The eye is an extremely amazing and unique organ. In fact, it is the only place in the body where a doctor can see part of the central nervous system—the optic nerve!
What Is A Dilated Eye Exam?
The pupil is the opening in the center of the eye. When your pupil is not dilated, it makes seeing all the way to the back of your eye difficult, limiting our ability to truly determine eye health. When dilated, the pupil widens and allows us to see much more than is possible in a normal eye exam, mainly the optic nerve, the retina, and the macula.
To perform a dilated eye exam, we use dilating eye drops that contain medication to enlarge the pupil. During the exam Dr. Levin can detect signs of eye conditions that could potentially lead to vision loss, helping us prevent and treat them as quickly as possible.
What Can Be Diagnosed With A Dilated Eye Exam?
A careful examination of the optic nerve is important for the diagnosis of glaucoma and other diseases. The diagnosis of retinal diseases, such as diabetic retinopathy and age-related macular degeneration (AMD), would be extremely difficult without a dilated eye exam.
Other conditions found during dilated eye exams include retinal tears or detachments and ocular tumors. These exams can even help detect health conditions that affect the whole body—including diabetes and multiple sclerosis.
Who Should Get A Dilated Eye Exam?
The National Eye Institute recommends that individuals who are 60 or older have an annual, comprehensive, dilated eye exam. Studies show that African Americans have a higher risk of glaucoma, so they are recommended to seek annual comprehensive exams beginning at age 40. In addition, children should have their first comprehensive eye examination before the age of three.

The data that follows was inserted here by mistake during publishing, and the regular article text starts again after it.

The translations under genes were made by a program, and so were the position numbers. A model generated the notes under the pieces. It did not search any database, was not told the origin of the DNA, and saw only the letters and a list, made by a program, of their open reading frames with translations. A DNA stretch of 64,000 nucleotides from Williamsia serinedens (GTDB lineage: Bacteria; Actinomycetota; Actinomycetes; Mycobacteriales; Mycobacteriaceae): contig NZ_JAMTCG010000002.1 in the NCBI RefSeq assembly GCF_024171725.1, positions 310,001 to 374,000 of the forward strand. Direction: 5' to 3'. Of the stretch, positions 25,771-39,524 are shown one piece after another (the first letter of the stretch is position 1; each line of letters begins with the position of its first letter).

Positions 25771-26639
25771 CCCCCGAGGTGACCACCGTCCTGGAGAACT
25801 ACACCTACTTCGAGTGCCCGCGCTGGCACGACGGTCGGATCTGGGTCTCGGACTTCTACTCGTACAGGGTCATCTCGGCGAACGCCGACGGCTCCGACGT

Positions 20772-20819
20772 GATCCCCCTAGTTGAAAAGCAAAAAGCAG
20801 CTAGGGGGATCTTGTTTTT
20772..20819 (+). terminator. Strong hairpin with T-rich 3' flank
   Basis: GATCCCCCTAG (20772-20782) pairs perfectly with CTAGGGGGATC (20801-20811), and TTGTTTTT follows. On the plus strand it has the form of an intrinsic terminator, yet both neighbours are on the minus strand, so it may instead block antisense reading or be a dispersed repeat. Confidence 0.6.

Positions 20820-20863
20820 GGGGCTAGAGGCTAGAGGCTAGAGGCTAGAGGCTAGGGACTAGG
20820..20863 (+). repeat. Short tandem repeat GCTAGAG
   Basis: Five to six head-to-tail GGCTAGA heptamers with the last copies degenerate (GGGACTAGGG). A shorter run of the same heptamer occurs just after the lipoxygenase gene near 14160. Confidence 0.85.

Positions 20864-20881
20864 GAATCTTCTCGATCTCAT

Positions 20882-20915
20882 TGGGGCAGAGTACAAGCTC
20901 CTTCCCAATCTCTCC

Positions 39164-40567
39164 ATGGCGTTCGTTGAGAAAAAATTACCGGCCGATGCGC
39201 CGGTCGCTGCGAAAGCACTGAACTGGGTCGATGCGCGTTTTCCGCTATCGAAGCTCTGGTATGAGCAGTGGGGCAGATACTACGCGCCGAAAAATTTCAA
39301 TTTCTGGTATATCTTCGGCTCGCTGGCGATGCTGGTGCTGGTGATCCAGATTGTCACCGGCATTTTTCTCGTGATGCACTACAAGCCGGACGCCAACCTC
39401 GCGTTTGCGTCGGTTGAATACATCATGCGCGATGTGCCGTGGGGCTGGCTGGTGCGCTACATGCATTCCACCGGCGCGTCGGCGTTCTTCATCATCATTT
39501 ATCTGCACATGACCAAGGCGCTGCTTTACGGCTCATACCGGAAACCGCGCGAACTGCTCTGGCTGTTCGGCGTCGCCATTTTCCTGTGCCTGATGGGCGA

What if you are considered in good health, under 40, and wondering if your eyes need a more thorough check? You may not need a comprehensive eye exam every year, however people ages 20-30 should have one every two to three years.
Ensuring Your Health Is Our Goal
Dilated eye exams are important to our vision health because many eye conditions have no early warning signs. We simply don’t know if something’s wrong unless we look. Even if your eyes are considered healthy, get a yearly eye exam and follow your optometrist’s recommendation on how often to get a comprehensive, dilated eye exam. Remember, getting an eye exam can save your vision.
At our practice, your health is our priority. We love our patients!
The content on this blog is not intended to be a substitute for professional medical advice, diagnosis, or treatment. Always seek the advice of qualified health providers with questions you may have regarding medical conditions.
Image by Flickr user Nicolas Winspeare used underCreative Commons Attribution-ShareAlike 4.0 license. Image cropped and modified from original.